- to eat into or away; destroy by slow consumption or disintegration: Battery acid had eroded the engine. Inflation erodes the value of our money.
- to form (a gully, butte, or the like) by erosion.
- to become eroded.
Origin of erode
1605–15; < Latin ērōdere, equivalent to ē- e-1 + rōdere to gnaw
Dictionary.com Unabridged Based on the Random House Unabridged Dictionary, © Random House, Inc. 2018
- to grind or wear down or away or become ground or worn down or away
- to deteriorate or cause to deterioratejealousy eroded the relationship
- (tr; usually passive) pathol to remove (tissue) by ulceration
Word Origin for erode
C17: from Latin ērōdere, from ex- 1 + rōdere to gnaw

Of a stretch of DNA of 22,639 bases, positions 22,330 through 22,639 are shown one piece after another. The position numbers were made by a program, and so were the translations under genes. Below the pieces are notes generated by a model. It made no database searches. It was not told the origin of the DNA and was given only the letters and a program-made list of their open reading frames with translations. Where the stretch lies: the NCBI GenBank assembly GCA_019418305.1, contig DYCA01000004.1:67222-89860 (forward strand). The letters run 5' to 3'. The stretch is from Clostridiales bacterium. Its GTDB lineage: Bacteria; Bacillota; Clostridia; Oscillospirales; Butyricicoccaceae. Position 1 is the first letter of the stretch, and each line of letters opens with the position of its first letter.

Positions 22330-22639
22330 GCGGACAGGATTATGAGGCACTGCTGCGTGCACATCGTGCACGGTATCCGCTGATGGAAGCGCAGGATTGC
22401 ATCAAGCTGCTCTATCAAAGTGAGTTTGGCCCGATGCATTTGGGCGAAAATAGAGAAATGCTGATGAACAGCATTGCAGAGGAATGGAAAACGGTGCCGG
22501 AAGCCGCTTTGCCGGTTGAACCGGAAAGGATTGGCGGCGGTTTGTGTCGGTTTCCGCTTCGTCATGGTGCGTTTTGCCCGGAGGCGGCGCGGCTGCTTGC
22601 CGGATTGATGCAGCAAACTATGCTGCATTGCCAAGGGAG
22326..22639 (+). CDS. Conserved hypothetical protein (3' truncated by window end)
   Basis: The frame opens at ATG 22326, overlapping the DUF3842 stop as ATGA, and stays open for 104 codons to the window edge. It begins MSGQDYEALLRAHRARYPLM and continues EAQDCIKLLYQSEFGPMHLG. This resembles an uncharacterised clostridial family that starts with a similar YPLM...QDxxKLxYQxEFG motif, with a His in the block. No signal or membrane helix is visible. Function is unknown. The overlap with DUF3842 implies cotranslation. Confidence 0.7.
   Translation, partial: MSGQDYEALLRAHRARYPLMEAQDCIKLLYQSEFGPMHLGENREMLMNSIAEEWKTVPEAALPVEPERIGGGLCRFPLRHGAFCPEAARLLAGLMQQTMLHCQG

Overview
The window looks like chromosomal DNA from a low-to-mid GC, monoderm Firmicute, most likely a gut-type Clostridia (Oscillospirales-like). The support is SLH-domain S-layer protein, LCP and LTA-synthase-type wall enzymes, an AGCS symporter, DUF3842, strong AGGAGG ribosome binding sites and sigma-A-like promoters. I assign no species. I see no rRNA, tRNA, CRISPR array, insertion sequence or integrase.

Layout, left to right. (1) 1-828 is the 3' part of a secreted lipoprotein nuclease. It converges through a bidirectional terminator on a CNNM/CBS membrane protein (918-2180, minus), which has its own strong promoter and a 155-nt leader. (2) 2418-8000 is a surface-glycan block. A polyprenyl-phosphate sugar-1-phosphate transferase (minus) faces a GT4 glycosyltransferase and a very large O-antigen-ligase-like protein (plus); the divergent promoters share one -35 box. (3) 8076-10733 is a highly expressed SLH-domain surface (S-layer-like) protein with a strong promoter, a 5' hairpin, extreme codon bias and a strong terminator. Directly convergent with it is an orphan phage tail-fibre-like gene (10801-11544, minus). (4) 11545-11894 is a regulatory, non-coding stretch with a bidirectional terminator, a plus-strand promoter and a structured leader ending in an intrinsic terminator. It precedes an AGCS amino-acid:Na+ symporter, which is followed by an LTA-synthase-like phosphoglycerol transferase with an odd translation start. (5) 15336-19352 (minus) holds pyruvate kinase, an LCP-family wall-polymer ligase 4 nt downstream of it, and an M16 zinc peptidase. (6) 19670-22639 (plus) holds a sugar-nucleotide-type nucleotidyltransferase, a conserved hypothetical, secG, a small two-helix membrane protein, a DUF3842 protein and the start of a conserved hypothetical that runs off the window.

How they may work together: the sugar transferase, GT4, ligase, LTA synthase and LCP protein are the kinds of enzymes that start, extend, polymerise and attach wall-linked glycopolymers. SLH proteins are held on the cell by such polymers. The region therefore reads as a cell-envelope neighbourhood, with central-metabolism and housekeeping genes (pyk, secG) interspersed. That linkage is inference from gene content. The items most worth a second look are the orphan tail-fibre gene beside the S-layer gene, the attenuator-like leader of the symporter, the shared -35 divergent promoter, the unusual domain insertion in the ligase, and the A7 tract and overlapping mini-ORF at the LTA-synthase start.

Collins English Dictionary - Complete & Unabridged 2012 Digital Edition © William Collins Sons & Co. Ltd. 1979, 1986 © HarperCollins Publishers 1998, 2000, 2003, 2005, 2006, 2007, 2009, 2012
1610s, a back-formation from erosion, or else from French éroder, from Latin erodere "to gnaw away, consume" (see erosion). Related: Eroded; eroding. Originally of acids, ulcers, etc.; geological sense is from 1830.
Online Etymology Dictionary, © 2010 Douglas Harper
- To wear away by or as if by abrasion.
- To eat into; ulcerate.
The American Heritage® Stedman's Medical Dictionary Copyright © 2002, 2001, 1995 by Houghton Mifflin Company. Published by Houghton Mifflin Company.